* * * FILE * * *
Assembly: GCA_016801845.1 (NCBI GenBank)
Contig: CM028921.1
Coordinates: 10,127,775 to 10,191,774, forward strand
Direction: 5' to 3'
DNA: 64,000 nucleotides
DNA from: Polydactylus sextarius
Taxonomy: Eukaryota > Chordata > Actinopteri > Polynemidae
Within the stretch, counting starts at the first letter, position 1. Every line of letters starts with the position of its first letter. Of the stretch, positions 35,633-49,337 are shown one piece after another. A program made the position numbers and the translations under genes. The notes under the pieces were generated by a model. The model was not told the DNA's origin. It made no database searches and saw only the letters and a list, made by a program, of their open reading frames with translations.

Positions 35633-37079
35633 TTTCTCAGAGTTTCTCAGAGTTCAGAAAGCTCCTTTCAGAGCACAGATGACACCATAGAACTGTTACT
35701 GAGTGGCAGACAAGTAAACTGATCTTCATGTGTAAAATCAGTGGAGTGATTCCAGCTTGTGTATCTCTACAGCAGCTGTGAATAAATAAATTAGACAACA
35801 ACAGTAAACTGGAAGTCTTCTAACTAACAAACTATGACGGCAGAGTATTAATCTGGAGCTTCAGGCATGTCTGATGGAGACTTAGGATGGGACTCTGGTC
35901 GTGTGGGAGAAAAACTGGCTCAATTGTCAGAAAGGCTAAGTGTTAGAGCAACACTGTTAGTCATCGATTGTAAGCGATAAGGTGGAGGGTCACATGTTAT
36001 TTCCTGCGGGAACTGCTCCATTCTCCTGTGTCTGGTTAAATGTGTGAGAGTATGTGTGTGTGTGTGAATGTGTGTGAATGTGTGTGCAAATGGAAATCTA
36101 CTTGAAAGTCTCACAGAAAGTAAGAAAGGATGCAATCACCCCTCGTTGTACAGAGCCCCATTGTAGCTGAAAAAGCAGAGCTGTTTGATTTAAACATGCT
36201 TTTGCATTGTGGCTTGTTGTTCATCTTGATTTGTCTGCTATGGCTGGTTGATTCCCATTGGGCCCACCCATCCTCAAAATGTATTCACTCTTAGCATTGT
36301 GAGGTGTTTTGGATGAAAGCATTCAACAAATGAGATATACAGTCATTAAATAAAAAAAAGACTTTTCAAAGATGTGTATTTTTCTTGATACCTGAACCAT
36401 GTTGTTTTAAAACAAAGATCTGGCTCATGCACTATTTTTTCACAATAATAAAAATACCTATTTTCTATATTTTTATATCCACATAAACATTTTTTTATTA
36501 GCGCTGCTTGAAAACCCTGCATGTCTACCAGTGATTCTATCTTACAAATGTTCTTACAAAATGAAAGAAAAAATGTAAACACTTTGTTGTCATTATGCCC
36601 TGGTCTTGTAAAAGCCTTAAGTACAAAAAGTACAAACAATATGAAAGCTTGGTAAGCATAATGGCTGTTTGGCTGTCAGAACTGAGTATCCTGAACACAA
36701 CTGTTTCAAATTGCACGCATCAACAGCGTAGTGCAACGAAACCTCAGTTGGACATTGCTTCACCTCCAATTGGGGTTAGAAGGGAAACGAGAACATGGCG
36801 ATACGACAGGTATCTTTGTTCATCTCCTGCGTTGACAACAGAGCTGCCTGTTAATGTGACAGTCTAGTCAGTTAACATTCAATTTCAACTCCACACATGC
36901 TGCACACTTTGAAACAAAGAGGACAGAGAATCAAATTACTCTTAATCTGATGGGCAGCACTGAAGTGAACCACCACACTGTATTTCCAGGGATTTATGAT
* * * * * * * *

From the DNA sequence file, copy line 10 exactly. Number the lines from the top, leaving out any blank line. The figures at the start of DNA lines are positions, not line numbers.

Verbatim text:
35633 TTTCTCAGAGTTTCTCAGAGTTCAGAAAGCTCCTTTCAGAGCACAGATGACACCATAGAACTGTTACT